It’s been months since San Francisco pledged to clean up its city and clear out the homeless camps and tent villages. The “Safe Sleeping Villages” were six tent sites created last year in order to move people out of indoor shelters and follow social distancing guidelines when the pandemic hit. Residents within the site are given 24-hour security, bathrooms, maintenance, and three meals a day. But in a report unveiled at a recent city budget committee meeting, the program has cost the city $16.1 million so far, which would be an estimated $5,000 per tent every month…that’s one high-class tent.
The expansion of hotel programs for the homeless included an additional 400 more hotel rooms to the 1,800 already in use and comes just two weeks after the Biden Administration acknowledged that FEMA would fully reimburse the cities for these programs. But that wasn’t the case.
The “Safe Sleeping Villages” program isn’t eligible for reimbursement by the government, along with the city’s $650 million deficit, so it was funded by state and city money and revenue from a 2018 business tax instead. The program costs a single tent-camping spot $61,000 per year for a total of 262 tents spread across six sites.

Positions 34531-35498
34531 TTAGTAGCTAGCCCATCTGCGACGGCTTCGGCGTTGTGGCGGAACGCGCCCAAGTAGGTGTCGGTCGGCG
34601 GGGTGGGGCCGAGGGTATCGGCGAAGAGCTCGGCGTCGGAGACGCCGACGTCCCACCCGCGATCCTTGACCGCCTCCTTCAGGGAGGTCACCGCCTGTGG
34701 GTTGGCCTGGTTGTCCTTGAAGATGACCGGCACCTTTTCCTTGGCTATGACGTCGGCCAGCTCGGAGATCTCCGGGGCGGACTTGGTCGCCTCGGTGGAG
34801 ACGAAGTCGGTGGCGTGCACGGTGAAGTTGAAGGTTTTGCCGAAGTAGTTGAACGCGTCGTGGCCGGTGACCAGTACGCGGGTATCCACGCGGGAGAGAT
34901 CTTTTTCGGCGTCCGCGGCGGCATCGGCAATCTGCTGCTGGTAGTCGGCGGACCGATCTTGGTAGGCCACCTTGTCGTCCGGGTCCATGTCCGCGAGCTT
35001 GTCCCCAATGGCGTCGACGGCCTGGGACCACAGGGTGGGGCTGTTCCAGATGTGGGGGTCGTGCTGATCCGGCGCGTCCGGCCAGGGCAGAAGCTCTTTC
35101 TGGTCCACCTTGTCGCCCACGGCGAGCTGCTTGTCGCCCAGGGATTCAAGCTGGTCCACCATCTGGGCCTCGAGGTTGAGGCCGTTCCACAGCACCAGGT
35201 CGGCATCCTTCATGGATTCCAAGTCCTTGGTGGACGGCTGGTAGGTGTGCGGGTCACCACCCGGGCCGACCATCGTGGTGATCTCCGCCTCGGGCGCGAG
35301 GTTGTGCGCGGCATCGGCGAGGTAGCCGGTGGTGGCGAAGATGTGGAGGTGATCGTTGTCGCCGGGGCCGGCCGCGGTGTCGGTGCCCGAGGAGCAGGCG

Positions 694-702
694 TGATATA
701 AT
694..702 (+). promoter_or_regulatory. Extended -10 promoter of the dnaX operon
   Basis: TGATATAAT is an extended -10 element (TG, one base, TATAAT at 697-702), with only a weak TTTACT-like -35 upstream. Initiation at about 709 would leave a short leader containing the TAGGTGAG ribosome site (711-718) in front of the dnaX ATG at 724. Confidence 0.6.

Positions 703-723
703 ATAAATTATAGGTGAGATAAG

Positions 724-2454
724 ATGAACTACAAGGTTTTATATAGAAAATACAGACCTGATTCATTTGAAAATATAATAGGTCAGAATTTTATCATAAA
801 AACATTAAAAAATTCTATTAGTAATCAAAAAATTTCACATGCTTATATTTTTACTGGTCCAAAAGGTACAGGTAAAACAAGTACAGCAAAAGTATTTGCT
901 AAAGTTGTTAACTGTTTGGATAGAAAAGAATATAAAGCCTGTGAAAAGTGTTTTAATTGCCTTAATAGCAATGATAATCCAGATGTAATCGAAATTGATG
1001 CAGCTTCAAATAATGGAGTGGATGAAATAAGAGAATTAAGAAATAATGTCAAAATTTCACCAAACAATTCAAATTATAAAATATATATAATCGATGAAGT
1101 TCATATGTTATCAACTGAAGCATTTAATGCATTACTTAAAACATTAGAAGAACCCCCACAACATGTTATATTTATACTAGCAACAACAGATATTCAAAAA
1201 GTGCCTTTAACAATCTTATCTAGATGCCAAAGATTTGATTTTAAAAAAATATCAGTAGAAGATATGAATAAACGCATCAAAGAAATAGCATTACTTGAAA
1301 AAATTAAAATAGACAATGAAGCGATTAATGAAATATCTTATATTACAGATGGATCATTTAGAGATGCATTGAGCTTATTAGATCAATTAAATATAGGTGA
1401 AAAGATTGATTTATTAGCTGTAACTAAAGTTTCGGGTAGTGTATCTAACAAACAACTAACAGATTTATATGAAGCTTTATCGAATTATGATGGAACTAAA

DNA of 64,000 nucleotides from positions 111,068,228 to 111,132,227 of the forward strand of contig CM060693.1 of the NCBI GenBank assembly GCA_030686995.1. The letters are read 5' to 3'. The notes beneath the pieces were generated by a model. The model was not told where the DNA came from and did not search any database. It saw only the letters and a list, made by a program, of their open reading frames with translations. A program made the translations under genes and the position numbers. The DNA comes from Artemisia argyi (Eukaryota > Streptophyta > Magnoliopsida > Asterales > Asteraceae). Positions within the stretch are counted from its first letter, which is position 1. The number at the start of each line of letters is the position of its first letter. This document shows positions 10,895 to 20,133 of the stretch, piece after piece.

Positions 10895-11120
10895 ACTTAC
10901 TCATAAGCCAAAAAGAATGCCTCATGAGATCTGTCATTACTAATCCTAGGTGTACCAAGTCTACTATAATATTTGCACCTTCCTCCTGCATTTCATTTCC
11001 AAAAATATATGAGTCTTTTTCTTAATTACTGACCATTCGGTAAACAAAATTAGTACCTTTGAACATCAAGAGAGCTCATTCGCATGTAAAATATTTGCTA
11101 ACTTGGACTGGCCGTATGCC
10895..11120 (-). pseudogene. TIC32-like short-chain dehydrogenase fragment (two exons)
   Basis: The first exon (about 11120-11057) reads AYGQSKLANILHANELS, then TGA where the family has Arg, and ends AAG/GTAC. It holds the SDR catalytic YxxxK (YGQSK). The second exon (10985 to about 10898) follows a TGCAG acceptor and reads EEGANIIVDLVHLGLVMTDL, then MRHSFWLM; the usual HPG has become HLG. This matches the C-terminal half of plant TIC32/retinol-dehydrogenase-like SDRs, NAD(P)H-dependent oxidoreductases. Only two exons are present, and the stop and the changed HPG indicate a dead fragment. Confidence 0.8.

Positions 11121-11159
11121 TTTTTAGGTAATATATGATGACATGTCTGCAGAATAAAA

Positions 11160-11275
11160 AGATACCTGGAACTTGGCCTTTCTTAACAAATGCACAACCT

Abigail Stewart-Kahn, the interim director of the Department of Homelessness and Supportive Housing, reports that the costs on-site are $190 per tent per night, which is still cheaper than homeless being housed in a first-class hotel, but the hotel programs would receive 100% federal reimbursement.
According to the reports, some of the homeless individuals aren’t even willing to move into these hotels in the first place. They’ve described the hotel rooms as “oppressive” and “jail-like,” adding that they’d rather prefer the freedom of staying on their own on the streets. Reminds me of a Jojo Moyes quote – “You can only actually help someone who wants to be helped.”
Regardless of the circumstances, $5,000 a tent is a ludicrous amount of money to spend on any group of people, regardless of circumstances.
The city didn’t even plan accordingly and rushed the shelter sites during COVID-19. They didn’t do a thorough contract bidding process, provide water and electrical hookups, or create sleeping spaces that would be a sustainable model without federal reimbursement.
These eye-popping figures have made many San Francisco residents critical of the program, noting that the price tag amounts to 2.5x the median price of a one-bedroom apartment. The amount spent by San Francisco officials on the homeless population is staggering and will continue, but what else can you expect from progressives?